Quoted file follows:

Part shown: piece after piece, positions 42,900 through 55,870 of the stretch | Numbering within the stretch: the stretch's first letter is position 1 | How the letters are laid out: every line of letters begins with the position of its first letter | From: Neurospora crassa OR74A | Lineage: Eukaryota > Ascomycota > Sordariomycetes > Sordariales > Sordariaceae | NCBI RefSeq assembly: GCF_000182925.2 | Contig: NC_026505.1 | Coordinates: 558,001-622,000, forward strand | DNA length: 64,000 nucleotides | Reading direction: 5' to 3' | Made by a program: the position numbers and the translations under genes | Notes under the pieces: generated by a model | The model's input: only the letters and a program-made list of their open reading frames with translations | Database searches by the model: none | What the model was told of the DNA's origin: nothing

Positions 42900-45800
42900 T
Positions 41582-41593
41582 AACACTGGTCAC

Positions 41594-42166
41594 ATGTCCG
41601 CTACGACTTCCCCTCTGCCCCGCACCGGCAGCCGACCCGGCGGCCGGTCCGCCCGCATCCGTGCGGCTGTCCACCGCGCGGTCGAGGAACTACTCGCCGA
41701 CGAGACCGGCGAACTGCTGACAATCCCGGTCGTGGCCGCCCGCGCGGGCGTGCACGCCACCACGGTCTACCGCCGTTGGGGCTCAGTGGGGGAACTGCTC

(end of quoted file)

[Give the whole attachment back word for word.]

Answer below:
Part shown: piece after piece, positions 42,900 through 55,870 of the stretch | Numbering within the stretch: the stretch's first letter is position 1 | How the letters are laid out: every line of letters begins with the position of its first letter | From: Neurospora crassa OR74A | Lineage: Eukaryota > Ascomycota > Sordariomycetes > Sordariales > Sordariaceae | NCBI RefSeq assembly: GCF_000182925.2 | Contig: NC_026505.1 | Coordinates: 558,001-622,000, forward strand | DNA length: 64,000 nucleotides | Reading direction: 5' to 3' | Made by a program: the position numbers and the translations under genes | Notes under the pieces: generated by a model | The model's input: only the letters and a program-made list of their open reading frames with translations | Database searches by the model: none | What the model was told of the DNA's origin: nothing

Positions 42900-45800
42900 T
Positions 41582-41593
41582 AACACTGGTCAC

Positions 41594-42166
41594 ATGTCCG
41601 CTACGACTTCCCCTCTGCCCCGCACCGGCAGCCGACCCGGCGGCCGGTCCGCCCGCATCCGTGCGGCTGTCCACCGCGCGGTCGAGGAACTACTCGCCGA
41701 CGAGACCGGCGAACTGCTGACAATCCCGGTCGTGGCCGCCCGCGCGGGCGTGCACGCCACCACGGTCTACCGCCGTTGGGGCTCAGTGGGGGAACTGCTC